“The RCOphth website provided for expressions of interest in the various sessions. Building on this, we sent out a poll ahead of the COECSA Congress to gauge interest in various subspecialty sessions. We were able to allocate rooms accordingly, although in practice, some rooms were still overflowing (because not all delegates responded to the poll)!

“In Birmingham we saw scanning of all delegate badges as they got into the venue. We adopted this in Mombasa, to improve security, reduce unauthorised access to the Congress and we also got a more accurate count of the delegates.”

ICEH MSc Public Health for Eye Care Alumni reception

About 30 former students of ICEH who were attending the COECSA Congress came together to network and reminisce about their experiences during the Masters course and share the positive impact the training had on their subsequent work in eye health care research, planning and delivery.


Having two conferences back-to-back was a boost to eye health care in Africa, drawing participants together from across the world. Themes of networking, collaboration and mentoring ran throughout both events. Presentations and discussions offered clear evidence of improvements in eye health care in Africa coming about through research, training and collaboration. The upbeat, positive air to the sessions made it a pleasure to be there and to participate.

The next COECSA Congress will be in Victoria Falls, Zimbabwe in August 2024. The ICEH LINKS & Networks team is planning to host an international workshop for the Retinoblastoma Network, Rb-NET, the day before it starts, to share progress in improving the outcome for children with Rb in Africa. Funding towards the workshop is needed – please contact if you can help.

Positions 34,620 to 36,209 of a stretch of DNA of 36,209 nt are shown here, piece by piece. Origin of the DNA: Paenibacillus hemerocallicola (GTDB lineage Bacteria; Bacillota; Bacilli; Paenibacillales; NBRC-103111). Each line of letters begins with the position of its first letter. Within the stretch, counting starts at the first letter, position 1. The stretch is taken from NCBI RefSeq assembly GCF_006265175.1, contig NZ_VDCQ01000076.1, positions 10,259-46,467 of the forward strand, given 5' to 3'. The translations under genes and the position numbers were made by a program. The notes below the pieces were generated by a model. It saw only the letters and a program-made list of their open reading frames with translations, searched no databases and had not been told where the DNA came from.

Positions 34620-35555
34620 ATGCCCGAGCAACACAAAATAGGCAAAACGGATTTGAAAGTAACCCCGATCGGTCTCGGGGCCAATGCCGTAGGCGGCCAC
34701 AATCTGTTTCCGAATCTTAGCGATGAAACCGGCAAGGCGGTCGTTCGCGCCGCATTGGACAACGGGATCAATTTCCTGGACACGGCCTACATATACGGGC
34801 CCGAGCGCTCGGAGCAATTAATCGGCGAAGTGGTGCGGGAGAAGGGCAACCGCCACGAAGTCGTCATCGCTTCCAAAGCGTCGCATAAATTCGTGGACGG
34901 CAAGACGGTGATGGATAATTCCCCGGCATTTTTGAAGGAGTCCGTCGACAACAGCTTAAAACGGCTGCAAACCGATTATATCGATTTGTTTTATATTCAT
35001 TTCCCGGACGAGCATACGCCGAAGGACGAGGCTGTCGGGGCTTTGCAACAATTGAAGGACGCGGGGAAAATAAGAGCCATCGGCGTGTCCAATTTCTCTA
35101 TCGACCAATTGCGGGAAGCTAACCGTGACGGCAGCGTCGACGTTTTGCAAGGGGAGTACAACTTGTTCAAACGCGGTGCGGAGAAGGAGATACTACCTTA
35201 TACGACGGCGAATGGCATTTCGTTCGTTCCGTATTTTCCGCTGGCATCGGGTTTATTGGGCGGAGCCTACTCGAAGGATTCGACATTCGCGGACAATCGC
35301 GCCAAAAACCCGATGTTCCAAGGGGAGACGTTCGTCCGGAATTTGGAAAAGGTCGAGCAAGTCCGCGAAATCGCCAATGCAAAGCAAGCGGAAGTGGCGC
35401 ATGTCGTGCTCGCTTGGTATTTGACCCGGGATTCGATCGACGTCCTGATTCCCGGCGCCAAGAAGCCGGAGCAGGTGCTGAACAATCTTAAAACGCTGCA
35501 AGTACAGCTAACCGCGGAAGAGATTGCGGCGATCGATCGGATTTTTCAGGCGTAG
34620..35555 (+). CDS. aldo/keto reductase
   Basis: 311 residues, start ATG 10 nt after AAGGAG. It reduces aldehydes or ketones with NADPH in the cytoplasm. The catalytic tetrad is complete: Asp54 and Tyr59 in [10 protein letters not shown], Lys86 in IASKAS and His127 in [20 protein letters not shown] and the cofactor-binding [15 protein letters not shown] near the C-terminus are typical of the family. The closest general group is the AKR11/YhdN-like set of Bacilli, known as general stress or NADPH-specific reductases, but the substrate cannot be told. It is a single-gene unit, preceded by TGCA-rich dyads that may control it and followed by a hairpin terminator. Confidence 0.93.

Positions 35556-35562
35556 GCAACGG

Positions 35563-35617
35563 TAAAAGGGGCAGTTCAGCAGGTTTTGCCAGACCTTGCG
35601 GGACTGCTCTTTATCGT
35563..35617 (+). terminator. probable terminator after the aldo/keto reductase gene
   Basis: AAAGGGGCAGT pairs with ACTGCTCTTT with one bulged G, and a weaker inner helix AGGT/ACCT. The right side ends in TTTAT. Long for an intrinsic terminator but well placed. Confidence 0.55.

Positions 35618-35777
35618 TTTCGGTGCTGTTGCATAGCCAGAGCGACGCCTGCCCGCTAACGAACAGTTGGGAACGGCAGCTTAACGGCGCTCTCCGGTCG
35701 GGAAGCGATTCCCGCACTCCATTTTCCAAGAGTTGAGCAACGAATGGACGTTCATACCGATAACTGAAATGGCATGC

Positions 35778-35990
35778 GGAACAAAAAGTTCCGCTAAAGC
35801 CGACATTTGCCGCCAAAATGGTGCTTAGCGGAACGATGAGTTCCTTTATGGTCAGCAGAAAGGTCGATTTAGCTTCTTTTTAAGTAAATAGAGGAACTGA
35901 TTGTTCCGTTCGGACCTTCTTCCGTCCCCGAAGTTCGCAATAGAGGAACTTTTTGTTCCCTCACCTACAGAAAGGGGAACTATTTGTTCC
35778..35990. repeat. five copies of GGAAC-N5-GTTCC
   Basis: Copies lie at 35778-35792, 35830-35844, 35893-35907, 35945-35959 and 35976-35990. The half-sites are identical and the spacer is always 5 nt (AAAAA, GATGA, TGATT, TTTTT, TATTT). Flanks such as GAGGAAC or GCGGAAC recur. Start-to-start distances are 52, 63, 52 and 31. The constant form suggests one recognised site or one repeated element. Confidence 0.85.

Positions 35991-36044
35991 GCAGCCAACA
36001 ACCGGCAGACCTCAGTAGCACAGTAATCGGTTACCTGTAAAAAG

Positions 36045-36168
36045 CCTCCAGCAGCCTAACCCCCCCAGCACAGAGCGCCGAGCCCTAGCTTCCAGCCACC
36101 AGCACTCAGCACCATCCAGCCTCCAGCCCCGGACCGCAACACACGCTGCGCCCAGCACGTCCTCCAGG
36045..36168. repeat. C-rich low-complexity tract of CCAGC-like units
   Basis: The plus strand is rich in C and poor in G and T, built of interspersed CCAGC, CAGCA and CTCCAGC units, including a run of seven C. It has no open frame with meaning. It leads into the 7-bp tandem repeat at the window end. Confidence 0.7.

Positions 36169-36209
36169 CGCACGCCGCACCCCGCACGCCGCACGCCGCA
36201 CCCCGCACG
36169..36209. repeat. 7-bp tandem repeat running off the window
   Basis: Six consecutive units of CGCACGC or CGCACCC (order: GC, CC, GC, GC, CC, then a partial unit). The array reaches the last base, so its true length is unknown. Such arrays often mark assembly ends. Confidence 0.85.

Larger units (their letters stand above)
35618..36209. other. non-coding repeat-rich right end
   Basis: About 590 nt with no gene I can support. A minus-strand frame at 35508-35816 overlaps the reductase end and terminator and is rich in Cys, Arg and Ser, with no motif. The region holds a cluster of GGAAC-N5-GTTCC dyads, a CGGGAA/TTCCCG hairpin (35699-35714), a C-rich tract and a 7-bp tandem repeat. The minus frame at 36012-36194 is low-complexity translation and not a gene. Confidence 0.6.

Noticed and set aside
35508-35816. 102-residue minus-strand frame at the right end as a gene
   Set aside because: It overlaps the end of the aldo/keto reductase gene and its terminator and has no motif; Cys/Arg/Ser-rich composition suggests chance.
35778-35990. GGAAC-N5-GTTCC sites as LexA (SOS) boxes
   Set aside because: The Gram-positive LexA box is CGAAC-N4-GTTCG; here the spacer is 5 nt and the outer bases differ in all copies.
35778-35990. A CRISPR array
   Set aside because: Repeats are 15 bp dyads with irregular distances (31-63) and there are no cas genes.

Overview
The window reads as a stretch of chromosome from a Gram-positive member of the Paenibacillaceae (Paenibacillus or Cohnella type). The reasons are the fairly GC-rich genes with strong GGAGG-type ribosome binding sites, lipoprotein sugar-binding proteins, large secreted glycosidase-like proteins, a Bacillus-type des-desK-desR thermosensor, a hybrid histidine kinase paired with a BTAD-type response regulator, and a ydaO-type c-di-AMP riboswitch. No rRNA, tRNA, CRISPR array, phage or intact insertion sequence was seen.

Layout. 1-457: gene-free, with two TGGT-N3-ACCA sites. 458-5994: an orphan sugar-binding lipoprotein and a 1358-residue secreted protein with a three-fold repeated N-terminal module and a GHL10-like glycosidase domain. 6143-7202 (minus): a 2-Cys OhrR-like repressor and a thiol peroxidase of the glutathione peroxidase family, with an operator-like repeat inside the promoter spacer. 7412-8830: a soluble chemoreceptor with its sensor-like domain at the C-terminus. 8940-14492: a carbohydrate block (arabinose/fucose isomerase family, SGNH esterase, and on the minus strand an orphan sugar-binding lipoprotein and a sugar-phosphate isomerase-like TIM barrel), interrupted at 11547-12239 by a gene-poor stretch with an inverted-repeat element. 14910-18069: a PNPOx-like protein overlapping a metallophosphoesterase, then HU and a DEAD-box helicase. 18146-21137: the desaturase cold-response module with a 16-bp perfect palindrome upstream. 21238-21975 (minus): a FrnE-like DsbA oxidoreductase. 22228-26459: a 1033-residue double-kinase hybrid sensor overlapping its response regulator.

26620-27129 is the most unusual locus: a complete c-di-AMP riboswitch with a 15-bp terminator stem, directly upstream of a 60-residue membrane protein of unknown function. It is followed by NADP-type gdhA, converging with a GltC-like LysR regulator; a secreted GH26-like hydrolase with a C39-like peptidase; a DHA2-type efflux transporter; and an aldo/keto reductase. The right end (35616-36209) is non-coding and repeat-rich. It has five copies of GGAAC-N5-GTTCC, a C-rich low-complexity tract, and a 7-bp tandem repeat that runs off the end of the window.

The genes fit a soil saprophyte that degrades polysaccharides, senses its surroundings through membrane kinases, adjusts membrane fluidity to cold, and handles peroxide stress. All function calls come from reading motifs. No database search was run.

Gladys Atto – ICEH MSc alumna
Keynote speaker Gladys Atto gave an inspirational talk about her work. As the first and only ophthalmologist in Uganda’s Karamoja subregion, Gladys was recently awarded the Uganda Medical Association’s prestigious Prof Josephine Nambooze Women in Medicine award, which is named after the first female doctor in East Africa.
Gladys is Head of the Department of Ophthalmology at Moroto Regional Referral Hospital and passionate about ‘leaving no one behind’ when it comes to eye health in this remote region of 1.2 million people, of whom two-thirds live below the poverty line of $2 US per day.


(Top) Gladys receiving an award at the COECSA Gala Dinner; (Above) Gladys flanked by
some of the ICEH team and Hillary Rono, Ophthalmologist and Researcher in Kenya.


Before moving to Karamoja, Gladys attended the MSc in Public Health for Eye Care at the ICEH, London School of Hygiene & Tropical Medicine (LSHTM), where she was encouraged and mentored by Prof Allen Foster. She said: “Allen Foster changed my perspective. He explained concepts simply. Everyone needs an Allen Foster in their lives when it comes to research!”